Gonzales pitched well and was happy to experience a perfect Puget Sound summer day in his first outing with the Rainiers

Share story

TACOMA — Marco Gonzales had heard all about them from his wife Monica, who was born and raised in Sammamish. But on Monday afternoon, he got to experience a trademark summer day in the Puget Sound area while making his first start as a member of Mariners’ organization.

Acquired from the St. Louis Cardinals in a trade Friday for outfielder Tyler O’Neill, Gonzales closed out Class AAA Tacoma’s homestand, pitching the Rainiers to a 4-3 win over the Sacramento RiverCats on a getaway day at Cheney Stadium.

Gonzales pitched six innings, allowing three runs on six hits with a walk and five strikeouts. It was obvious that he could be placed into the Mariners’ starting rotation in the coming weeks.

“As we were told, he’s a strike thrower with a plus changeup,” Rainiers manager Pat Listach said. “And that’s what he did.”

Gonzales cruised through the first five innings without allowing a run. He needed nine pitches — all strikes — to get through the first inning. Gonzales allowed three hits over the first five innings. But after a long top of the sixth in which the Rainiers scored three runs, Gonzales lost the crisp command of his fastball, which sat around 91-93 mph.

“Fastball was a little flat coming out in the sixth; maybe I was little fatigued and winded here and there,” he said. “Truthfully, I’m running on a couple hours of sleep. I’m just going to flush it and get better the next time out. It’s all you can do.”

Besides the early fastball command, Gonzales impressed general manager Jerry Dipoto, who was watching intently, with his best pitch — a diving changeup he’ll use often.

“I’ve always been able to throw a changeup,” Gonzales¬†said. “Coming from Colorado (he was born in Fort Collins, Colo.), that’s what you are built with. You have to throw a changeup because you can’t throw anything else. So that pitch comes naturally.”

Gonzales also flashed a serviceable curveball he believes is improving.

“The curveball is something I’ve been excited about coming back from surgery,” he said. “I feel like I’ve got some newfound confidence with it. It was something I was able to throw for strikes early and then put a couple guys away with it late. I can always get better with it.”

The approach to his repertoire is simple.

“In my position, I don’t throw 97 (mph),” he said. “So I need to be able throw any pitch in any count to any hitter. That’s something I pride myself on.”

Having made 12 appearances at the major-league level and the postseason with the Cardinals, Gonzales looked like a big-league pitcher in terms of controlling tempo and presence on the mound.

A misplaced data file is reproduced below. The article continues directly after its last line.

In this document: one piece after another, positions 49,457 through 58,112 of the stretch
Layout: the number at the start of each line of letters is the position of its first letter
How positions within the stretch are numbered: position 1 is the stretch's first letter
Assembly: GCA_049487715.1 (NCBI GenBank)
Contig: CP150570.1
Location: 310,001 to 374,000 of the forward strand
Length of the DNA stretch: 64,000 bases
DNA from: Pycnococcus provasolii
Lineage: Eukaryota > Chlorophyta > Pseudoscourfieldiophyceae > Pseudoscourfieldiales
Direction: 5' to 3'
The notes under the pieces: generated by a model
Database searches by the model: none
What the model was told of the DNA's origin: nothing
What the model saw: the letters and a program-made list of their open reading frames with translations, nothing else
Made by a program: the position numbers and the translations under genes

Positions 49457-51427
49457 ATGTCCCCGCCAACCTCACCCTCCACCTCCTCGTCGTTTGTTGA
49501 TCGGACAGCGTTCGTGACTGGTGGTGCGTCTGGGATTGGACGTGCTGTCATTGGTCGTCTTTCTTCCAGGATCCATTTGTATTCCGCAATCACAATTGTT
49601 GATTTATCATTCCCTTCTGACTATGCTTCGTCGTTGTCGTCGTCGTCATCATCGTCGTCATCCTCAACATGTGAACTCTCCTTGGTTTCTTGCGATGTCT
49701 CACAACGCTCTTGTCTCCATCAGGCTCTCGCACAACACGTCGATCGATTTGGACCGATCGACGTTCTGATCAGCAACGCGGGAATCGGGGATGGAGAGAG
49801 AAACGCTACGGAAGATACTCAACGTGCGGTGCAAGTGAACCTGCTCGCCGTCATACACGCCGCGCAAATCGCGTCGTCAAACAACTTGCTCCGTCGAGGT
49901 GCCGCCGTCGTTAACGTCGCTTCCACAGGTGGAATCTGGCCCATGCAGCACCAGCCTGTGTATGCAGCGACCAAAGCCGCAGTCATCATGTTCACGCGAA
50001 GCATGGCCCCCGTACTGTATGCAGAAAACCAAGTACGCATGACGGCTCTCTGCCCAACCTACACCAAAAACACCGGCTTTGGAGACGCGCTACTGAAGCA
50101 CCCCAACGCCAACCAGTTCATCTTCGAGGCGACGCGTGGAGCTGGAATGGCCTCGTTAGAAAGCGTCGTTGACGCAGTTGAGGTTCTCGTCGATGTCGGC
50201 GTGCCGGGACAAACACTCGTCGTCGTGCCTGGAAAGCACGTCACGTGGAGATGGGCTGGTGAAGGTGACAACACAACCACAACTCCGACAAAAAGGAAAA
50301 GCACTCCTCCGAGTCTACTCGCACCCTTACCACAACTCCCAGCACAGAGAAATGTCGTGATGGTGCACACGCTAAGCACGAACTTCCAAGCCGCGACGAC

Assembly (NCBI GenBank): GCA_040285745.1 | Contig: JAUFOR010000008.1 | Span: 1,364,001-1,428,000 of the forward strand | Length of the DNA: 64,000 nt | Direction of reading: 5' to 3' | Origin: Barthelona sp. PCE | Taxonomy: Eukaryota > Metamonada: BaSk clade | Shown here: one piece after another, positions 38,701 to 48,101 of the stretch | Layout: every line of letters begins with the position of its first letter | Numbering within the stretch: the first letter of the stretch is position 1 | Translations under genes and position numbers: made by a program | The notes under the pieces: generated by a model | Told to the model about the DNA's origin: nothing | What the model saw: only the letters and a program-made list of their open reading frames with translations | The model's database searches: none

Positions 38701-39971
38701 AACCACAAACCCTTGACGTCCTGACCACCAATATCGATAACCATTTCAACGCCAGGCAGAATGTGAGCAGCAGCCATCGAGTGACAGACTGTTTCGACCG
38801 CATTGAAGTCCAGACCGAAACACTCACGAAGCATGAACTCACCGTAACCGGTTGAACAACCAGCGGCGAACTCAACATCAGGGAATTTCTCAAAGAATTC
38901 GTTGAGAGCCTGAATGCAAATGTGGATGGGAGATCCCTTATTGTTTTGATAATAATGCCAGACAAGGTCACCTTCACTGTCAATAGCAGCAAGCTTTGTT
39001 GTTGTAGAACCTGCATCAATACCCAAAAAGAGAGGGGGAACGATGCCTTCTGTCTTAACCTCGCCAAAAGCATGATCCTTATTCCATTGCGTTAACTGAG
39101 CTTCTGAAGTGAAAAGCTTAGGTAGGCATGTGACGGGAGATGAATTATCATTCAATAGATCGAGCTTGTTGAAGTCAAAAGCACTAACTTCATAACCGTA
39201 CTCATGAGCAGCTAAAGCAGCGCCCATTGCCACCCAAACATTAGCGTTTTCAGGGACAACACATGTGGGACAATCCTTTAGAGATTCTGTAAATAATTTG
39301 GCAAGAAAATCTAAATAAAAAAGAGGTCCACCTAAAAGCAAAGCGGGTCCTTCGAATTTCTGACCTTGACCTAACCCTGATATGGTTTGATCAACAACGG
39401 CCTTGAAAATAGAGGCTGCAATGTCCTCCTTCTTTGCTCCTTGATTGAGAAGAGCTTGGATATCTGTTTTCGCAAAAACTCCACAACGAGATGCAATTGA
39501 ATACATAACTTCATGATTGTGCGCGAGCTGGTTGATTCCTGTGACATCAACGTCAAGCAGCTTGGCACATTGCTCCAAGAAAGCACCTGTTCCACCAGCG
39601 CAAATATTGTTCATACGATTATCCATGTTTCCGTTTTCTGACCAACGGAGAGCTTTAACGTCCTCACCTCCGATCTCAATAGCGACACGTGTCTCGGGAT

“I didn’t sit in on the pitcher and catcher meetings, but I knew he was prepared,” Listach said. “He’s been sitting here watching these guys for the last three days since he got here. He came out and executed. He’s got three quality pitches.”

Though Gonzales was happy with his performance, he also gushed about the weather, 76 degrees with a slight breeze. It was a stark contrast to the stifling humidity of Memphis and St. Louis.

“I felt great,” he said. “And the climate is fantastic here. The weather, you can’t beat it. I’ve always been jealous. My wife talks about how great the summers are here, and I’ve never been able to experience it.”

A former Gonzaga standout and first-round draft pick in 2013, Gonzales lives in Seattle during the offseason.

“It honestly couldn’t have worked out better besides the baseball,” he said. “The living situation is going to be incredible.”

Gonzales was admittedly stunned that the Cardinals traded him. But it comes with the territory at this time of year, with the July 31 trade deadline looming.

“It’s just something the last few weeks you are a little anxious and the tension is building,” he said. “I think everyone around the league in the majors and minors was kind of feeling that.”

Given the Cardinals’ struggles this season at the big-league level and the number of starting pitchers in the organization, player movement seemed plausible.

“I guess we were all thinking that they might make a move,” Gonzales said. “We didn’t know who it was going to be or what position. I think all of us came to the conclusion that we can’t play GM. We have to do what we do and stay in our jobs. If we have to put on a different uniform, then you just make it work. You have to be comfortable with being uncomfortable right away.”

Gonzales’ comfort level is aided by his health. After missing the 2016 season following Tommy John surgery, he’s had no arm issues in return to the mound this season.

“Everything has been really, really smooth,” he said. “I’ve been really blessed and thankful that I’ve worked with some great people with the Cardinals that have enabled me to come back strong and enable me to get back on the field and pitch without pain. This year has been a real blessing because of that. The results are what they are. I really don’t care. My arm has been feeling great, and that’s a win for me.”

As for the opportunity to pitch in the Mariners’ rotation, Gonzales won’t change the mentality he had in a crowded Cardinals’ organization, where rotation spots were not given.

“There’s a ton of competition in St. Louis,” he said. “And I think that’s something that’s going help me going forward that I can keep that competitive edge while I’m here. I just was doing what I can and waiting. I’m going to keep doing that and pitch like I have something to prove because I do. Wherever that takes me is where I’ll be.”